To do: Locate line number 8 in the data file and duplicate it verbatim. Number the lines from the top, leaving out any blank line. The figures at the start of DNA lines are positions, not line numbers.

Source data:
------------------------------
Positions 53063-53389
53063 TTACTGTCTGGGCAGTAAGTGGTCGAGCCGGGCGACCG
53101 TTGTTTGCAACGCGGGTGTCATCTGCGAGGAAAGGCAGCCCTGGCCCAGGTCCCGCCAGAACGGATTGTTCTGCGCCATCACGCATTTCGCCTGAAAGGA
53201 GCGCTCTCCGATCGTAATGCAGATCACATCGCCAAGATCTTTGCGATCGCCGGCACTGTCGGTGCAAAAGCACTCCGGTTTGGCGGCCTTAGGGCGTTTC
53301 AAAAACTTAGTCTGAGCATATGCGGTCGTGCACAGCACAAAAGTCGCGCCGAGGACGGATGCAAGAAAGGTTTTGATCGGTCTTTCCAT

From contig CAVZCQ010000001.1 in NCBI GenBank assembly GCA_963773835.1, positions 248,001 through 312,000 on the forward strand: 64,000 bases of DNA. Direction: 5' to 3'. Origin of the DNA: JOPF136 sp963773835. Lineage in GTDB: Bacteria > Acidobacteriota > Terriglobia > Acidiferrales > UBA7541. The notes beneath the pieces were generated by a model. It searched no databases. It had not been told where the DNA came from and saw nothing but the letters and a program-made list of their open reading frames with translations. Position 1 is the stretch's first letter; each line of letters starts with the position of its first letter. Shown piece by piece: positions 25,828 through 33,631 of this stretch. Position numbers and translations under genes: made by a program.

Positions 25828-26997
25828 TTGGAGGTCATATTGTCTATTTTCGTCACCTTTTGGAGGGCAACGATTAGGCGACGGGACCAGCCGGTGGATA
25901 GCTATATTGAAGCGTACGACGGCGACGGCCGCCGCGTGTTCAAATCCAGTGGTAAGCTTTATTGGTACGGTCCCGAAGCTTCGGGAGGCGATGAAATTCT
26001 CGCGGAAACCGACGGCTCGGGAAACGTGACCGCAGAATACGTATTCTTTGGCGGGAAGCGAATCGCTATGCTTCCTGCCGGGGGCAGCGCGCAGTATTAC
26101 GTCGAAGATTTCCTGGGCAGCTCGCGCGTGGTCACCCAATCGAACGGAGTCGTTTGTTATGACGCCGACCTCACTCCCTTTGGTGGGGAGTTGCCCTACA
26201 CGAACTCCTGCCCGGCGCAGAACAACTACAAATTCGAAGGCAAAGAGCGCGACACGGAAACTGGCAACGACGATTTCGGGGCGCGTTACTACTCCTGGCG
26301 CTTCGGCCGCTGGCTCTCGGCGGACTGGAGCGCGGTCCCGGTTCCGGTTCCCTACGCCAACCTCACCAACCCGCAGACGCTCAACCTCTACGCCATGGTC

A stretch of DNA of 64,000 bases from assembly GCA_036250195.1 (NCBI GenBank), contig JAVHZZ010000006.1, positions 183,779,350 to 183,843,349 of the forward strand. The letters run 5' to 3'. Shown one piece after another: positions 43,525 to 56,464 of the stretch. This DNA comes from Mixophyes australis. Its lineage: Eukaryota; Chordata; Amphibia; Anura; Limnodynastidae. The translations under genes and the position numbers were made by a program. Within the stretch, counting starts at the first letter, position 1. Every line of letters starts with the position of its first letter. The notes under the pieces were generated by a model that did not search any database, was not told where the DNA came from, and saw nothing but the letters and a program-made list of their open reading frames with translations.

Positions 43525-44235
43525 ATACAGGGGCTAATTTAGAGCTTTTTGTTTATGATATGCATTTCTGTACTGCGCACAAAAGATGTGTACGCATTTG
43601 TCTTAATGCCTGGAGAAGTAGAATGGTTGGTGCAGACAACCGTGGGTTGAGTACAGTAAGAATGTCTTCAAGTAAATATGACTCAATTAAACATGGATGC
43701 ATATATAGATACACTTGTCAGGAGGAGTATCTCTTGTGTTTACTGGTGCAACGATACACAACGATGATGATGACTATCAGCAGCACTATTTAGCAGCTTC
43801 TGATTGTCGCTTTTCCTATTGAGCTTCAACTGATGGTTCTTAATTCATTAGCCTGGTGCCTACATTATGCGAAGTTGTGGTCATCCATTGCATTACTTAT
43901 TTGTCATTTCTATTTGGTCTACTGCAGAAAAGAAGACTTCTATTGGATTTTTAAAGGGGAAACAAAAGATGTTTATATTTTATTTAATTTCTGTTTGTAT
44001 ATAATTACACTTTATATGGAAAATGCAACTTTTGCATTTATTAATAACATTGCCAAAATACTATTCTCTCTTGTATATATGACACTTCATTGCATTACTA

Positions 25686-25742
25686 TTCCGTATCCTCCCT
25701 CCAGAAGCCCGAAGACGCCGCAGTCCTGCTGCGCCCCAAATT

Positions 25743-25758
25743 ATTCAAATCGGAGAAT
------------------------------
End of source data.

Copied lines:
25828 TTGGAGGTCATATTGTCTATTTTCGTCACCTTTTGGAGGGCAACGATTAGGCGACGGGACCAGCCGGTGGATA